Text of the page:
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An End to the Bolivian Nightmare

Machla Abramovitz

When Jacob Ostreicher’s plane landed somewhere on US soil on December 15, it brought an unexpected and mysterious end to his 30-month Bolivian nightmare. Mishpacha’s Machla Abramovitz, who once played an “insider’s” role in the flurry of diplomatic activity to spring Ostreicher, spoke with family members and strips away the veil of corruption that permeates Bolivian society and led to both Ostreicher’s incarceration and flight to freedom.

Wednesday, December 25, 2013

A week after Jacob Ostreicher returned to theUnited States, his family expressed extreme gratitude for his freedom, yet is still overwhelmed.

“We were waiting for this, but didn’t think it was going to happen,” Ostreicher’s sister Fraidy Schwartz told Mishpacha. “It was all very sudden.”

Ostreicher’s physical health is better than expected, she says, but he is traumatized. “We have to continue praying that Hashem helps him get well.”

Ostreicher, 54, was a managing partner in a rice-growing venture inBoliviawhen authorities arrested him on June 3, 2011, on suspicion of money laundering and doing business with drug traffickers.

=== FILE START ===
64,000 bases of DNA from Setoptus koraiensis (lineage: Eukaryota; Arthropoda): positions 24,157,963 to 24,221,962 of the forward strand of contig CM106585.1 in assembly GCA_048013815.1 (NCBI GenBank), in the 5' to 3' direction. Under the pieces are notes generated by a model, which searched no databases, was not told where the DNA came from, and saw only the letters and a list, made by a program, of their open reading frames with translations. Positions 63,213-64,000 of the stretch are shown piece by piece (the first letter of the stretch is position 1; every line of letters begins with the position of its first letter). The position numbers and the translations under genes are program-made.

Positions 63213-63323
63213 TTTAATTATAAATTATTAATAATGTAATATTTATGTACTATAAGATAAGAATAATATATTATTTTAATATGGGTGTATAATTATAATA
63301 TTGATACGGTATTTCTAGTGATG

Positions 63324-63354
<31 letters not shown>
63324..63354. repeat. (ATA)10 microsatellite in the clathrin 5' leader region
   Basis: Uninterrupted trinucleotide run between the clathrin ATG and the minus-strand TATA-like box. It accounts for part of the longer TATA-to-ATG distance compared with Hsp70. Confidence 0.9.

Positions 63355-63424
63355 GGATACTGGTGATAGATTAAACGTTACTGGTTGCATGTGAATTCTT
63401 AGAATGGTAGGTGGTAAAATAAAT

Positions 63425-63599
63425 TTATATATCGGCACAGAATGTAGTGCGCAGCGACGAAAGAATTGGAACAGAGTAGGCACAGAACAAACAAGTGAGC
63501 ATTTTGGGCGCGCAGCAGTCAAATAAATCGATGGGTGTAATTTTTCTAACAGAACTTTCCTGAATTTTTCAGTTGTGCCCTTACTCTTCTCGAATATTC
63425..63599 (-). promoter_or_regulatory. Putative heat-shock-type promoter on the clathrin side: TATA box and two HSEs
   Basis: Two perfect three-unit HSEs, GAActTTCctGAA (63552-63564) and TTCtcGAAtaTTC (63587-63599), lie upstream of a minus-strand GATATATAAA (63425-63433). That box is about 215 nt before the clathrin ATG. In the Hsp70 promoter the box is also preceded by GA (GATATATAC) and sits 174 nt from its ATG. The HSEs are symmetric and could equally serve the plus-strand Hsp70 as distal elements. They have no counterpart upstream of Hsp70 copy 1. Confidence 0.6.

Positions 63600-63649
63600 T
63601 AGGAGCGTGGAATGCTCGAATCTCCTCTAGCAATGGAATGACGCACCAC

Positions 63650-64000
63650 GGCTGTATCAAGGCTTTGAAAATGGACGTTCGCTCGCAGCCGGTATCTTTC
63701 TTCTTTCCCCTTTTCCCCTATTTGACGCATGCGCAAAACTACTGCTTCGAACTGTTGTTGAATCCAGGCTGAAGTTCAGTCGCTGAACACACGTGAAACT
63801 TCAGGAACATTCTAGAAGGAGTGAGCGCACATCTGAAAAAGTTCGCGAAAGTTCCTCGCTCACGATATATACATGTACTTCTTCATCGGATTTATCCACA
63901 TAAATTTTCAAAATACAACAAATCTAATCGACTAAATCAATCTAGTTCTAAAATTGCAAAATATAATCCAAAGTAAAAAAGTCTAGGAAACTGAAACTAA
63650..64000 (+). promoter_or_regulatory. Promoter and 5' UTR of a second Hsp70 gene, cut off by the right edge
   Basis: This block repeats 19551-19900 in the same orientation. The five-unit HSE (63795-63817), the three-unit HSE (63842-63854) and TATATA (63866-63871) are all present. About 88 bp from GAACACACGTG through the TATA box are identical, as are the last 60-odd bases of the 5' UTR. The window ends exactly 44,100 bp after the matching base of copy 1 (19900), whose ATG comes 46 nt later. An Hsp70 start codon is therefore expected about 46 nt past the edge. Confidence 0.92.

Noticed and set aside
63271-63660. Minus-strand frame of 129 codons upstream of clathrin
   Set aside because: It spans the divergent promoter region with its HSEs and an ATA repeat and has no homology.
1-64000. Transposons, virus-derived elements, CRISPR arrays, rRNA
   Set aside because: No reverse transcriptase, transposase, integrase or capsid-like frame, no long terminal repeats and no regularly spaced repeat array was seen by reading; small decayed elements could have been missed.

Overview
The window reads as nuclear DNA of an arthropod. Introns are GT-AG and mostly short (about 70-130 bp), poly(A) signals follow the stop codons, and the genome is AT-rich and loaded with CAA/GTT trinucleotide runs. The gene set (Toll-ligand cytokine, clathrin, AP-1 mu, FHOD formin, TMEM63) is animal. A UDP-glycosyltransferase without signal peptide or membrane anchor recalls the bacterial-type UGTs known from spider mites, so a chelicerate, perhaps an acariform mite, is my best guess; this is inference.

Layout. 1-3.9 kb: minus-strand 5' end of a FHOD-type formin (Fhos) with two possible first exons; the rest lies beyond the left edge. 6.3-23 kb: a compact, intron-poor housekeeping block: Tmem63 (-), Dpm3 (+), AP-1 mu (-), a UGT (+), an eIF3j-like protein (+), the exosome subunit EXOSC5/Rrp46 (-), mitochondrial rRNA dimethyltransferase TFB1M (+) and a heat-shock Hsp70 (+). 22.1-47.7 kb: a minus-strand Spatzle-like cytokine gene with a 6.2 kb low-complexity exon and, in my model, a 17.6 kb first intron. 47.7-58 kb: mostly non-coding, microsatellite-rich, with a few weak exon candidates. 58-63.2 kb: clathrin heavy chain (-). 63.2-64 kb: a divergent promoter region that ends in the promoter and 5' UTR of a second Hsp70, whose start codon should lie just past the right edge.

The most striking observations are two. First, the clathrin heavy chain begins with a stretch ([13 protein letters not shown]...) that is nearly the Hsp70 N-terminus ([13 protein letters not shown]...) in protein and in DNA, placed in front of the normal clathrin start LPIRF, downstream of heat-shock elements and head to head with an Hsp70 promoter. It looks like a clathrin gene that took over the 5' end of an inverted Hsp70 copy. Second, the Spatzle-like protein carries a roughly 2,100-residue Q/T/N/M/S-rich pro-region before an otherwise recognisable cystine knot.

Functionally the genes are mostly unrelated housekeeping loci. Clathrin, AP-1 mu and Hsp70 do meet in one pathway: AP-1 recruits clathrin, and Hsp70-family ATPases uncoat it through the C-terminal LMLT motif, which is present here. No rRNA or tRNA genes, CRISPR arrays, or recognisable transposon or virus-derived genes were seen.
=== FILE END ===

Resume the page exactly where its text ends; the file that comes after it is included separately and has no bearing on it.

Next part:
Despite the fact that no formal charges were ever brought against him, Ostreicher spent 18 months in the infamous Palmasola prison inSanta Cruzfollowed by a year under house arrest.

None of this was surprising in a country such asBolivia, where bribery and “facilitation payments” to government officials are institutionalized. 

GAN Integrity Solutions cited Transparency International, who noted that Bolivians perceive the judiciary/legal system to be the most corrupt sector in the country and quoted a 2008 Latino-barómetro report widely acknowledging that court decisions can be influenced by the use of bribes.

 

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